Skip to main content

Students see savings with Cornell Academic Materials Program

Students studying in library on computers

This past fall, the Cornell Academic Materials Program (CAMP) launched as a university-wide program providing Cornell undergraduate students with access to their required textbooks and coursepacks for a single flat-rate cost of $225 per semester. As the clock winds down on the academic year, CAMP program leaders are taking stock of its first-year successes as well as discussing where it can be improved for eligible students.

“The price is predictable for students,” said Brian Young, academic materials manager at the Cornell Store. “They know at most their materials are going to cost $225 per semester. And, if materials happen to be less for any individual student, we encourage them to make the best decision for them, as they do have the option to opt out of the program.”

At the beginning of the fall, this universal cost for materials looks to have been popular with the student body. Of the almost 15,000 eligible students, a little over 10,000 used the program the full term, which was better than anticipated by program leaders.

“We were planning on only about a 60% opt in for the first time around, so the numbers we saw were definitely great for us to see,” Young said. “We believe this initial success reflects the fact that students recognize the value of the program.”

As far as student savings for the academic year, an estimated $2.88 million was saved for all students combined, with an average savings of around $145 per student per semester.”

CAMP worked with financial aid to ensure if students were receiving aid, the CAMP fee would be covered as part of that support. In the past, the financial aid office did not have as much applicable data on how much students were going to spend on their academic materials. Now with CAMP’s universal fee, the financial aid office can figure the fee into their calculations for student aid so that it can be covered.

“Any leftover funds can now be allocated to other student expenses, such as housing or dining,” Young said. “That's a major advantage of having a flat rate fee – the price is not only predictable for students and families, but for the university itself, so we know where and how to allocate financial resources.”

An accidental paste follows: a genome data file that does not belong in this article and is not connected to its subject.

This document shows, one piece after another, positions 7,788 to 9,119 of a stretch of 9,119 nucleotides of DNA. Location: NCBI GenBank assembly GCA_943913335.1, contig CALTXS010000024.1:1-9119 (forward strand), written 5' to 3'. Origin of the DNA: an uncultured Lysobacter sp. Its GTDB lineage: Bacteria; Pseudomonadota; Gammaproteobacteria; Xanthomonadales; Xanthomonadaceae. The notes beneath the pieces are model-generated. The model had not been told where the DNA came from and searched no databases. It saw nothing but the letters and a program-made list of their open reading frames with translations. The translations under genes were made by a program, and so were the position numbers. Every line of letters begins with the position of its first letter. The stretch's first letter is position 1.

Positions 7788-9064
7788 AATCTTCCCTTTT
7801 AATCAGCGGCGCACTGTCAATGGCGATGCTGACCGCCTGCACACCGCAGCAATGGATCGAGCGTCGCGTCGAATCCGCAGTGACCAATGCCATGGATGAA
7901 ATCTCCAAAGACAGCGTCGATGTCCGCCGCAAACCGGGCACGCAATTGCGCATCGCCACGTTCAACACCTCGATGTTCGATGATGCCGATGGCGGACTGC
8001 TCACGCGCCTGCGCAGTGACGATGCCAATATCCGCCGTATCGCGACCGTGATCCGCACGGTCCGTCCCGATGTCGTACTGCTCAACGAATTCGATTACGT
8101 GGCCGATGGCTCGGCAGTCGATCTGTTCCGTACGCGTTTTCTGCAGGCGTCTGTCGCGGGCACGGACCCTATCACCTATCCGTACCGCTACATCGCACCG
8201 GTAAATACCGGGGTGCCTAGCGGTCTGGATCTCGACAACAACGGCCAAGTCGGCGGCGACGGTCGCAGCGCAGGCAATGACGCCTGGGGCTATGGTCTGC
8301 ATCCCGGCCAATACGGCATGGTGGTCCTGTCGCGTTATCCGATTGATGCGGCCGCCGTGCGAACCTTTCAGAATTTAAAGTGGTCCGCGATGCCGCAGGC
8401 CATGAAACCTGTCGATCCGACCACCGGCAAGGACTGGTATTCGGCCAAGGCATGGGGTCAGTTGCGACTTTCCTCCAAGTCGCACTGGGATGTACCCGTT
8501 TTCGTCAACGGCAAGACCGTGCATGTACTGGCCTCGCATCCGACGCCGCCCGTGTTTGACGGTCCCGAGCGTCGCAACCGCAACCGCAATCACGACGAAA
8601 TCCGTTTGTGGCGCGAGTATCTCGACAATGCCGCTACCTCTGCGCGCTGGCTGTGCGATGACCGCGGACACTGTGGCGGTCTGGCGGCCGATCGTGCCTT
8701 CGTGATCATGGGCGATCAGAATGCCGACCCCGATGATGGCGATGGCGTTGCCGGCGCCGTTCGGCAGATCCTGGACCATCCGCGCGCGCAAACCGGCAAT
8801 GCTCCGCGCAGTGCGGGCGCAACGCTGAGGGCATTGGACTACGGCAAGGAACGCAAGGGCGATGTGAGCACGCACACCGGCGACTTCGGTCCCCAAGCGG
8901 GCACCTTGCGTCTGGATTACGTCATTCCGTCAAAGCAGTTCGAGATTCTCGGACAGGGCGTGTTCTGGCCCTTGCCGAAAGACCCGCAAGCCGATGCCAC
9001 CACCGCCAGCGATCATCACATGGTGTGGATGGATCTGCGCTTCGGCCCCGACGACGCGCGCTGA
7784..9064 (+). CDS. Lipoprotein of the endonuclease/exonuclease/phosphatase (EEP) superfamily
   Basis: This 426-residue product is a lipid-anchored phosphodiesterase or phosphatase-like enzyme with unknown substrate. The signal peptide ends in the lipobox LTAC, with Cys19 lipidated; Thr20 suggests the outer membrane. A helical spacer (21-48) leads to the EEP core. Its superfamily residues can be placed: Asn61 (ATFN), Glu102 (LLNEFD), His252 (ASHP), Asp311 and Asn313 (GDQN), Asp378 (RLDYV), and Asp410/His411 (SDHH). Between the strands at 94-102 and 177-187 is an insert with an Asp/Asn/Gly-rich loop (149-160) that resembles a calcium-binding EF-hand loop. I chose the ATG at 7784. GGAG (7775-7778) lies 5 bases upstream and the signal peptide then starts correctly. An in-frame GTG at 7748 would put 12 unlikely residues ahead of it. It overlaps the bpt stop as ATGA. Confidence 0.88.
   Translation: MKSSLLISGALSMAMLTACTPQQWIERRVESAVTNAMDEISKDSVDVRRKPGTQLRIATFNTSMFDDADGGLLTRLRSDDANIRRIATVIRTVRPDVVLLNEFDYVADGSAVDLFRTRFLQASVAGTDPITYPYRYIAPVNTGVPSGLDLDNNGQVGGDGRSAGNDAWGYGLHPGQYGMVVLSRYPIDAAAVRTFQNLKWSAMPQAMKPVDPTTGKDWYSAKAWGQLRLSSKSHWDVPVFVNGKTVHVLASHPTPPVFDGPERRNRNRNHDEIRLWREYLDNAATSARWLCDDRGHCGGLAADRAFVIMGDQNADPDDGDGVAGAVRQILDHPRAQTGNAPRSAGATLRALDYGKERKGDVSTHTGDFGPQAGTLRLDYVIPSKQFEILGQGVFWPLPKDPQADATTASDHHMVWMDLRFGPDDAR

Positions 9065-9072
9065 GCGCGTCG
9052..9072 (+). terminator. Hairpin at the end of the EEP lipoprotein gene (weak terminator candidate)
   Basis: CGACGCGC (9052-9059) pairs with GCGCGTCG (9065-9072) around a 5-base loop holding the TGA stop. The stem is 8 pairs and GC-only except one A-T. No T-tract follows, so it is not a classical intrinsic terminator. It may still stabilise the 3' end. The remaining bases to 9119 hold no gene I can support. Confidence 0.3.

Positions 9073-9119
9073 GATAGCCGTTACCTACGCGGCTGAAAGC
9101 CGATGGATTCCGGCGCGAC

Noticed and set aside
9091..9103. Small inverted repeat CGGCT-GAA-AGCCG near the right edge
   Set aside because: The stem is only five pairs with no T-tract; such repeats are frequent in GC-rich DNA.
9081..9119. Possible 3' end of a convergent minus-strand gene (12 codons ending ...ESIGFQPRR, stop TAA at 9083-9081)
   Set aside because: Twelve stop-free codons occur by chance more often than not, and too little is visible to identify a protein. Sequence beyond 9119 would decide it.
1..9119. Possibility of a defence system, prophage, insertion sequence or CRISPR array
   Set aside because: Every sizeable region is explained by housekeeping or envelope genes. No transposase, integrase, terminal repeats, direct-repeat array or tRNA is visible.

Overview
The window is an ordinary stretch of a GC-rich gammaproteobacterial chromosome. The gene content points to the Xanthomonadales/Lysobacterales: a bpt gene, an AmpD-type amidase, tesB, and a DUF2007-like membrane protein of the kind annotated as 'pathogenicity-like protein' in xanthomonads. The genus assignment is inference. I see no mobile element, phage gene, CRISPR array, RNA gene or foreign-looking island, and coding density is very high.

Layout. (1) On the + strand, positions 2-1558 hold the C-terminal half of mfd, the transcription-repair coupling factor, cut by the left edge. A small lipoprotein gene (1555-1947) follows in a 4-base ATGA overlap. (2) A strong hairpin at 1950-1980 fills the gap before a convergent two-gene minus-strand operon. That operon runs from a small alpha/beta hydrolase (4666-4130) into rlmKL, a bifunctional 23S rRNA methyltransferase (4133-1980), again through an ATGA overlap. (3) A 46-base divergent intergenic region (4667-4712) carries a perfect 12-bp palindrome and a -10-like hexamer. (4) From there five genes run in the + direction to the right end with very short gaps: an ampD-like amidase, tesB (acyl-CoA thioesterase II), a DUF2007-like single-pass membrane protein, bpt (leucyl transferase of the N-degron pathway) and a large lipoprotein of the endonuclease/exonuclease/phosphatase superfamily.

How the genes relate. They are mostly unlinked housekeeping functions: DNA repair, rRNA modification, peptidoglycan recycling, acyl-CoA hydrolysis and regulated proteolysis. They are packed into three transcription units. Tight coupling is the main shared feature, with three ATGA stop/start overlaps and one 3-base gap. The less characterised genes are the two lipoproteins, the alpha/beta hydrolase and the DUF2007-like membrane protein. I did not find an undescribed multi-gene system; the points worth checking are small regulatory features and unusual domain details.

Unlike a traditional, fully physical book distribution model, CAMP is a digital first program leveraging Canvas, a web-based learning management system, to provide electronic materials whenever possible, available for students to access no later than the first day of classes. This means students can focus on finalizing their schedule and getting settled without the added stress of evaluating textbook prices and worrying about how they will obtain their textbooks. Print copies of required materials are available under the program when no digital version is available, and the program works with individual faculty when and where needed.

Throughout the fall semester, Young said an estimated 40,000 digital materials and 18,000 print books were provided across campus to students, which is the equivalent to what would be previously distributed at Cornell for a whole academic year. The second semester saw an increase in the number of digital units over physical units, numbering 45,000 digital and 8,000 print. The sum of all materials provided to students throughout the academic year were 85,000 digital units compared with 26,000 print.

“We're having much more of an impact on the student body,” Young said. “We're reaching more students and providing more materials as part of the program than we have ever done in the past or at least in recent memory.”

There are many features that make these digital course materials and e-books more user-friendly and accessible for students than the digital options of the past. For example, students can make highlights, leave bookmarks, make annotations, and include audio options to have section read aloud, he said.

“We've heard from a number of students that they're very happy with the program,” Young said. “I believe the most appreciated benefit of the program is that they know what their bill is going to be at the end of the day.”

Supporting Cornell’s sustainability effort, most textbooks and coursepacks in the Cornell Academic Materials Program are provided in a digital format, which will eliminate thousands of textbooks from being printed and shipped from publishers to our campus each semester.

“We believe there was a significant carbon savings in using e-books, though e-books are not carbon neutral,” Young said pointing to electricity use in downloading, viewing, and maintaining the digital infrastructure in some cloud. “It’s not neutral, but it's much lower than printing a book, shipping a book, all that is involved in getting a book into the store.”

Moving into the future, the program hopes to expand the conversion of materials to a digital format to continue with sustainability and accessibility goals.

A key element of the program is that students can opt out one semester, and participate when it benefits them the next, ensuring that if materials are under $225, students are not left paying more than they require.

“This flexibility allows students to make the best and most cost-effective decision for themselves. When it’s right for them, the universal fee will be there, and they know that’s the maximum they are going to pay for textbooks,” Young said.

Learn more about the Cornell Academic Materials Program, including frequently asked questions on the CAMP website.